Reconceptualizing the Burden of Proof

By Cheng, Edward K. | The Yale Law Journal, March 2013 | Go to article overview

Reconceptualizing the Burden of Proof

Cheng, Edward K., The Yale Law Journal




    A. Explaining the 0.5 Standard
    B. Resolving the Conjunction Paradox
    C. Story Definition


    A. Resolving the Blue Bus and Gatecrasher Paradoxes
    B. The Puzzle of Epidemiology




INTRODUCTION As every first-year law student knows, the civil preponderance-of-the-evidence standard requires that a plaintiff establish the probability of her claim to greater than o.5. (1) By comparison, the criminal beyond-a-reasonable-doubt standard is akin to a probability greater than 0.9 or 0.95? Perhaps, as most courts have ruled, the prosecution is not allowed to quantify "reasonable doubt," (3) but that is only an odd quirk of the math-phobic legal system. We all know what is really going on with burdens of proof, especially with respect to 0.5.

But are these time-honored quantification moves actually correct? Is preponderance really p > 0.5 and beyond a reasonable doubt really p > 0.95? One need not dig too deeply to find immediate problems. Take, for example, the so-called Conjunction Paradox, which has long bedeviled legal scholars attempting to place the process of proof on probabilistic foundations. (4) Assume that a court is faced with a conventional negligence claim in which the plaintiff seeks to prove that: (A) the defendant was driving negligently; (B) the defendant's negligence caused him to crash into the plaintiff; and (C) the plaintiff suffered a soft-tissue neck injury as a result. Assume further that through the trial process, the plaintiff makes out each of these elements to a probability of 0.6. Should the plaintiff win? Each of the elements surely meets the preponderance standard; they all exceed 0.5. However, if all three elements are independent, their conjunction (ABC) has a probability of o.6 * 0.6 * o.6, or 0.216, suggesting that the plaintiff should lose. Even if the elements are not independent, their conjunction is always mathematically less than 0.6, so that with each additional element, the plaintiff finds it increasingly difficult to win. (5)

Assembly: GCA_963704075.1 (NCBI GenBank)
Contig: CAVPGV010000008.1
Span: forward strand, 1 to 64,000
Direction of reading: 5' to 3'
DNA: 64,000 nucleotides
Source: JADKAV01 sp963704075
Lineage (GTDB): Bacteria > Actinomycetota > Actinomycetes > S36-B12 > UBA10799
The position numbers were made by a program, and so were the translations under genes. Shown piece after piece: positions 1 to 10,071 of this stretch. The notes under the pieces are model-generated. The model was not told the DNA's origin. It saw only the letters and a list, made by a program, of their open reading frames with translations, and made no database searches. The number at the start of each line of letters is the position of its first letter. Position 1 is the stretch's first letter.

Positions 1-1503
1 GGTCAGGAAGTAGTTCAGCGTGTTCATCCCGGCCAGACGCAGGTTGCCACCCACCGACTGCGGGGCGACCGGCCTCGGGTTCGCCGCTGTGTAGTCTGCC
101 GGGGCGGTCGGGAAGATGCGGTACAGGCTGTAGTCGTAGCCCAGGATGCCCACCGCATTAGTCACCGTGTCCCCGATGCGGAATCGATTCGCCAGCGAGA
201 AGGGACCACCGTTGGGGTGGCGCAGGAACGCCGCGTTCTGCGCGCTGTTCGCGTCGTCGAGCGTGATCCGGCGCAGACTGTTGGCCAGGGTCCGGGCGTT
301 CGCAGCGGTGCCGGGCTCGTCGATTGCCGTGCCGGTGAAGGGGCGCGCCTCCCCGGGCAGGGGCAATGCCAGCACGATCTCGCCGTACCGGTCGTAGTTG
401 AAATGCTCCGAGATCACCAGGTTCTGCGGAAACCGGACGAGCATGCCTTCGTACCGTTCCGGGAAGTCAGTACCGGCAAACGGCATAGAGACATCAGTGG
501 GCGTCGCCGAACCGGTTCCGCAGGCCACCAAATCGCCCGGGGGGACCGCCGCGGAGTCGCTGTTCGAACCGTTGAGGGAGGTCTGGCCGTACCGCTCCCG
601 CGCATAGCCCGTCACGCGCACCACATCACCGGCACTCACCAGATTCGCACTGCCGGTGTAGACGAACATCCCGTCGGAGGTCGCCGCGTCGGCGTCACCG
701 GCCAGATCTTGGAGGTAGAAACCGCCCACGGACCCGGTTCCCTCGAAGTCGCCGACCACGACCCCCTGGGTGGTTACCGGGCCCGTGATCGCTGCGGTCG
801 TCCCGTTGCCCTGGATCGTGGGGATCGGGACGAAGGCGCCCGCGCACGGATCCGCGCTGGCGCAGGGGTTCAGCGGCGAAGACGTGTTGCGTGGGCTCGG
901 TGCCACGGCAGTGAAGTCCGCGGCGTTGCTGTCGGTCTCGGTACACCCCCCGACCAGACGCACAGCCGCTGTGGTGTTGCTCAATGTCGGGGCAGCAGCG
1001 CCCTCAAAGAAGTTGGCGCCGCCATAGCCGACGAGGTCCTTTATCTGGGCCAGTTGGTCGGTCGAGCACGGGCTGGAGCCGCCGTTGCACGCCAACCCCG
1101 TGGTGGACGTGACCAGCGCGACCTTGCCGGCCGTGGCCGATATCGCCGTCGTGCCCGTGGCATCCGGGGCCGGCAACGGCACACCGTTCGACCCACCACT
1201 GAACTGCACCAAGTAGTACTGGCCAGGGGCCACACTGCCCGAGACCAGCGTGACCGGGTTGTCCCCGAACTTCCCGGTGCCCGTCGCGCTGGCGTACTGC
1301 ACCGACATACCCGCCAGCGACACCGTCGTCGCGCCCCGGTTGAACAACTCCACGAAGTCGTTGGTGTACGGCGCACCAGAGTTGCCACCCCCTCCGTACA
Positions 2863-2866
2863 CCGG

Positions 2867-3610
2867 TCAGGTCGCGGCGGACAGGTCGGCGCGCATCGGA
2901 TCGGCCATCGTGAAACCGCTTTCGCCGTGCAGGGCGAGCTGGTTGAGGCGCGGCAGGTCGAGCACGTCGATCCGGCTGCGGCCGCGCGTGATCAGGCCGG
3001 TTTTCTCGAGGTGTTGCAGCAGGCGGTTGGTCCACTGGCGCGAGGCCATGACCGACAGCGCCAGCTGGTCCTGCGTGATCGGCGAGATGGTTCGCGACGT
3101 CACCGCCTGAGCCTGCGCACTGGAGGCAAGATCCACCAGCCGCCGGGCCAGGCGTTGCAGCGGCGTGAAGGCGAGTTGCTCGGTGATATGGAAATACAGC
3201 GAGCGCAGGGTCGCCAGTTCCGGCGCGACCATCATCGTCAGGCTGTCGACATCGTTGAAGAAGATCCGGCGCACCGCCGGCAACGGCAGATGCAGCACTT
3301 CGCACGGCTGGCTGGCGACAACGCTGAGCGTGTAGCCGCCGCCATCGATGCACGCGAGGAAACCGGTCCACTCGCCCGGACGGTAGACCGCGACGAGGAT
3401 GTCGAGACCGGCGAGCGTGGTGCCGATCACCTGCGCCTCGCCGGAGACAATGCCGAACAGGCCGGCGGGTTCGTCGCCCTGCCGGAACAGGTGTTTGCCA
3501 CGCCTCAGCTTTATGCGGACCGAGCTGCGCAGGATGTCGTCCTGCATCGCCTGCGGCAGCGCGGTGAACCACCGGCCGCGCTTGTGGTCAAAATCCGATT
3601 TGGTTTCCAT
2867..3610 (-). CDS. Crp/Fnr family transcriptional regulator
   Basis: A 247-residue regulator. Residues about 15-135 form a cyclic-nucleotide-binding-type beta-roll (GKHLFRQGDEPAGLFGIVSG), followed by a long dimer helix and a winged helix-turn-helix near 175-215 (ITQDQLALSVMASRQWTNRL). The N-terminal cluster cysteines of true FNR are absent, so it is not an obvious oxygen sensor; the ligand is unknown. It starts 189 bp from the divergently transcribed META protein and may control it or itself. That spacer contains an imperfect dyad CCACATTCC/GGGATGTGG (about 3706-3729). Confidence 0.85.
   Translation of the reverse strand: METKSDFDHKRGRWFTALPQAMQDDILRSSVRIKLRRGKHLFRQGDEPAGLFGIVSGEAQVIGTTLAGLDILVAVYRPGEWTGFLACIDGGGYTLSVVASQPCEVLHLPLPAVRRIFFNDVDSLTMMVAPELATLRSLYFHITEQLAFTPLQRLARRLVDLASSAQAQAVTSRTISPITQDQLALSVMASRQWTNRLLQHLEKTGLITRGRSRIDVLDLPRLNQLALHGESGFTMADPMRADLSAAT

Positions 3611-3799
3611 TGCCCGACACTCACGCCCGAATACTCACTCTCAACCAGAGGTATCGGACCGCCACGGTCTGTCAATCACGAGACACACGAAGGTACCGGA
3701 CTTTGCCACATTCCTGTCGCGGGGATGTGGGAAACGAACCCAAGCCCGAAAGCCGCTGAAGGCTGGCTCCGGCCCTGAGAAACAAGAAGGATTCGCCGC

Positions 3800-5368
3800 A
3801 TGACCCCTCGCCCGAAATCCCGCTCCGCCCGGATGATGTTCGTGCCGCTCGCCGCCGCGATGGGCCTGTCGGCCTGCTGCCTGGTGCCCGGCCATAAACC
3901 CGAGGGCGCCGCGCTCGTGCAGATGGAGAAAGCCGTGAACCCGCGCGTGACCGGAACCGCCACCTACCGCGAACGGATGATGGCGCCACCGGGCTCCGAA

These types of problems present serious and fundamental impediments to scholars hoping to articulate a probabilistic theory of evidence. (6) They arguably even inhibit attempts to use probability and statistics to improve legal decisionmaking. After all, as it currently stands, the mathematics do not adequately model the legal system in operation. Along these lines, Ron Allen and Mike Pardo, among others, have argued that the legal system does not engage in this type of probabilistic reasoning at all, but instead proceeds through abductive reasoning, also known as inference to the best explanation. (7) Consistent with the story model of jury decisionmaking made famous by Nancy Pennington and Reid Hastie, (8) Allen and Pardo suggest that jurors choose the best explanation for the evidence with which they are presented. They do not accumulate evidence through conventional probability models.

But how could this state of affairs possibly be? On the one hand, probabilistic models of inference have been incredibly successful in science, leading to dramatic insights and findings into the way the world works. On the other hand, inference to the best explanation is compelling and intuitively correct to any lawyer. From law school on, lawyers learn that presenting a sagaciously chosen core theory (in appellate argument) or telling a compelling story (in trial argument) is critical to legal success. (9) Is legal factfinding simply different from scientific factfinding?

In this Essay, I argue that the answer to this question is in fact no. The use of probabilistic tools and the story model are not as antithetical as they may first appear. Indeed, the problem is neither in the use of probabilistic reasoning, nor in the use of a story model, but rather in the legal system's casual recharacterization of the burden of proof into p > 0. …

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